Snapchat begins rolling out redesign on iOS that reverses changes launched last year
iOS users' Snaps and Chats will be in chronological order again, and Stories from friends are going back to the right side of the app.
Snapchat has started rolling out design changes for iOS devices that it announced during its first quarter earnings report.
Snapchat says a majority of iOS users will now have their Snaps and Chats in chronological order again, with friends’ Stories back on the right side of the app. The app also has added a separate Subscriptions feed for Stories from publishers and creators that users follow. (Content from publishers and creators that users are not subscribed to will display outside of the Subscriptions feed.)
During the first quarter earnings call earlier this month, CEO Evan Spiegel said these changes were based on the “experimentation and learning” that has happened since last year’s redesign.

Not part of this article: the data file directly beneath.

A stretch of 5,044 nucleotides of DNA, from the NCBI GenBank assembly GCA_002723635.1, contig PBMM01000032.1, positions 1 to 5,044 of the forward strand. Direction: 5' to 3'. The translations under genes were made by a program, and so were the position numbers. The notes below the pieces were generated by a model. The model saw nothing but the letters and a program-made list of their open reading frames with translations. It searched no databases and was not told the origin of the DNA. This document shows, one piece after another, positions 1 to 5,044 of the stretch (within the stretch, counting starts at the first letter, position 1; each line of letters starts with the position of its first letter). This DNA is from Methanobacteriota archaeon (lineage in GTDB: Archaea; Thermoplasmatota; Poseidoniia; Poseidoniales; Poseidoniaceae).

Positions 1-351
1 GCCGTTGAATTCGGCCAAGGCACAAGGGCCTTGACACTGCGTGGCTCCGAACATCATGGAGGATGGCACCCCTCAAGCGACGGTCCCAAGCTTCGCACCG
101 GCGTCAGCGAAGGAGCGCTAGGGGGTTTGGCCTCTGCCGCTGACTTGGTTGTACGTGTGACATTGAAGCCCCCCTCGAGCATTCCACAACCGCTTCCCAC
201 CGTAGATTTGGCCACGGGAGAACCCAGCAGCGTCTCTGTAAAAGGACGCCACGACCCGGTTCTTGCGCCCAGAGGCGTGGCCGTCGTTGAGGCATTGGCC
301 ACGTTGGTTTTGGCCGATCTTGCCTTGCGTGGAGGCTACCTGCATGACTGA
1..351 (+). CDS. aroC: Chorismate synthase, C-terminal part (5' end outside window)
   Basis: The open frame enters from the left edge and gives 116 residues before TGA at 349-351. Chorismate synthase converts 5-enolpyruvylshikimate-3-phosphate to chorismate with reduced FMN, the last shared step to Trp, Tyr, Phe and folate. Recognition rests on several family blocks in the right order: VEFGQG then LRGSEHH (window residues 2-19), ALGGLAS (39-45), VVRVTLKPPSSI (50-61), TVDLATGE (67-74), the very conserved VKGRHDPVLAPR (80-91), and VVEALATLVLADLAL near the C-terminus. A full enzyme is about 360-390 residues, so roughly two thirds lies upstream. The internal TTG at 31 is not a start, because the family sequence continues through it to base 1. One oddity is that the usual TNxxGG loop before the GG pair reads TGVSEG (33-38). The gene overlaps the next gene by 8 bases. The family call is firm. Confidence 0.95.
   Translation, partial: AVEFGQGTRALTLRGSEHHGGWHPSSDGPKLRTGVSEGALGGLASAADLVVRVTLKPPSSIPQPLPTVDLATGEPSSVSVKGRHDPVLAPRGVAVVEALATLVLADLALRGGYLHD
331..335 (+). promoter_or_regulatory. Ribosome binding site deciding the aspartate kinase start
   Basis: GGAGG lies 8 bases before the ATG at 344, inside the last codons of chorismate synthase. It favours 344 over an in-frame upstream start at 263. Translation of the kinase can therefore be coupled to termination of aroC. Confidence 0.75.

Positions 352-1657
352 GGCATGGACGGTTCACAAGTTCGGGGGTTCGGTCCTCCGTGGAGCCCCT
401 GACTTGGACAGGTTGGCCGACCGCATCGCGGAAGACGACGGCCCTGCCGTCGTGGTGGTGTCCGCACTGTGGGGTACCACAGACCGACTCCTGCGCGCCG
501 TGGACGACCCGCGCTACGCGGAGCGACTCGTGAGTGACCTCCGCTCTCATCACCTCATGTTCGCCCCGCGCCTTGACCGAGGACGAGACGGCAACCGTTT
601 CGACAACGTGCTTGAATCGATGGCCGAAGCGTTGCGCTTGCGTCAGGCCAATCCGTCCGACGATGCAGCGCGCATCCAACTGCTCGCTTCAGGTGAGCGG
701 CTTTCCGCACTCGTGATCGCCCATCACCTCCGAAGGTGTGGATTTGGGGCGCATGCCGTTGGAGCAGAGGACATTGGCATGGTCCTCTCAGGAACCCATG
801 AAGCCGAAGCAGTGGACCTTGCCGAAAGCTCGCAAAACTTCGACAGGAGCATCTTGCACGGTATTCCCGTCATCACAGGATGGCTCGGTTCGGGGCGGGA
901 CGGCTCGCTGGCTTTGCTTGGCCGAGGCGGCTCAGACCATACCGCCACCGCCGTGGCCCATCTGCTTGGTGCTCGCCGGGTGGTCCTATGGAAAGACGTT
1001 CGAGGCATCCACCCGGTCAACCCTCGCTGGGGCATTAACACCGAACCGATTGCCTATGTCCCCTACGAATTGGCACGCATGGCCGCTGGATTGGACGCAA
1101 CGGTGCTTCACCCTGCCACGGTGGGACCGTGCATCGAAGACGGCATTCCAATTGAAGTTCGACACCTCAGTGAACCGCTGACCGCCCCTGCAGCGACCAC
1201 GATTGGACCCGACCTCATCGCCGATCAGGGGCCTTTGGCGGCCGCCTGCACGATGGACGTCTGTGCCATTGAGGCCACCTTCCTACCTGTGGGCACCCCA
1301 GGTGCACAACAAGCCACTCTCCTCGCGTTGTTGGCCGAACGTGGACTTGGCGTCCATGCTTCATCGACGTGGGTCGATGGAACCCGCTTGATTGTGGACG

“When we separated friends’ Stories from creator Stories [last November], we also moved them to the left side of the camera and merged them into the Chat feed. We learned that combining watching Stories and communicating with friends into the same place made it harder to optimize for both competing behaviors,” said Spiegel during the call.
The CEO says the latest redesign updates address the problem it created when it put Stories into the Chat feed but keeps the “structural” changes it made when it separated content from friends from creator content.
The company does not have a timeline for when its redesign efforts will be released on Android devices. Spiegel commented on Snapchat’s Android performance during the earnings call, saying it was “… still a weakness” for the company, but that they were making significant progress.
“Given the volume of changes we made with the redesign, a number of performance regressions contributed to a disproportionately negative impact among Android users,” said Spiegel.
Snapchat’s Q1 2018 revenue was down from its earnings during the previous quarter. The CEO attributed the loss in revenue to the major redesign that included separating user content from creator content.
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